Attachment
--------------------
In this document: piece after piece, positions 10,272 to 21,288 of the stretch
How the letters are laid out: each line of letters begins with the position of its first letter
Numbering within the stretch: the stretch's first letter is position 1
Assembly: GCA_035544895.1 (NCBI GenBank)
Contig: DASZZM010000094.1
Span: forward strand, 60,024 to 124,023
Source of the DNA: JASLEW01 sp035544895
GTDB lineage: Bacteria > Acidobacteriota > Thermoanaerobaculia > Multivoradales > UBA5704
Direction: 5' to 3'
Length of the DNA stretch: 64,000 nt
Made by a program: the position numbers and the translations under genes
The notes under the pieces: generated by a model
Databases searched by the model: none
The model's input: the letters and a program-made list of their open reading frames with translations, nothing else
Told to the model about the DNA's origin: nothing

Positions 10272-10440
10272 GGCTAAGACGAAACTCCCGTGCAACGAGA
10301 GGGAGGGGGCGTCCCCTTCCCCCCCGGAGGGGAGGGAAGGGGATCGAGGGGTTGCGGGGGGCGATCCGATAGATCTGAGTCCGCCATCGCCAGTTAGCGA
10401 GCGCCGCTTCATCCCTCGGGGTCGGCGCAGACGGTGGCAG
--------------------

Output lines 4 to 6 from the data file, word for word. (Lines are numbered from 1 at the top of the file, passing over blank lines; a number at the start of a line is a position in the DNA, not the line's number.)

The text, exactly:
Assembly: GCA_035544895.1 (NCBI GenBank)
Contig: DASZZM010000094.1
Span: forward strand, 60,024 to 124,023